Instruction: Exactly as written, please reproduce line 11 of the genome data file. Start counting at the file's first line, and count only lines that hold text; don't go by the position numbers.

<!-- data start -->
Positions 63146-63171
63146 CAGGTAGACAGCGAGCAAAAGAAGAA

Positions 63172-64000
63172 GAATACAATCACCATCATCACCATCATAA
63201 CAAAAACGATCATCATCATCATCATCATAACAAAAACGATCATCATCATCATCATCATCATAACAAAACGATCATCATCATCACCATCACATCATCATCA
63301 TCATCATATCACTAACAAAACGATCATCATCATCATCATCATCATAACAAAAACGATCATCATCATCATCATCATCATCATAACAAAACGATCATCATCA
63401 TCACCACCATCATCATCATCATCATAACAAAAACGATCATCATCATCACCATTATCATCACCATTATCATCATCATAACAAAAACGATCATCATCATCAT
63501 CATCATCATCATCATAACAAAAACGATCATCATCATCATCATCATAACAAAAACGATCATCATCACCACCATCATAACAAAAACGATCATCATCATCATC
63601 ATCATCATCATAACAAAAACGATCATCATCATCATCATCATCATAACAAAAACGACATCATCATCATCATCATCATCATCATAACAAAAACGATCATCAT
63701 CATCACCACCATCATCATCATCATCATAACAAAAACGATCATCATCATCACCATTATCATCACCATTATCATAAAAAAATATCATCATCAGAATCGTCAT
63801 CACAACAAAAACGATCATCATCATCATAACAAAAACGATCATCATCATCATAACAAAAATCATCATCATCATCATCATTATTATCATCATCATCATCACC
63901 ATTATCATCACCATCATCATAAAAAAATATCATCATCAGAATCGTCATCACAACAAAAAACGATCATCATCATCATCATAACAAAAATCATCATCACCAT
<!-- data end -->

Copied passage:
63801 CACAACAAAAACGATCATCATCATCATAACAAAAACGATCATCATCATCATAACAAAAATCATCATCATCATCATCATTATTATCATCATCATCATCACC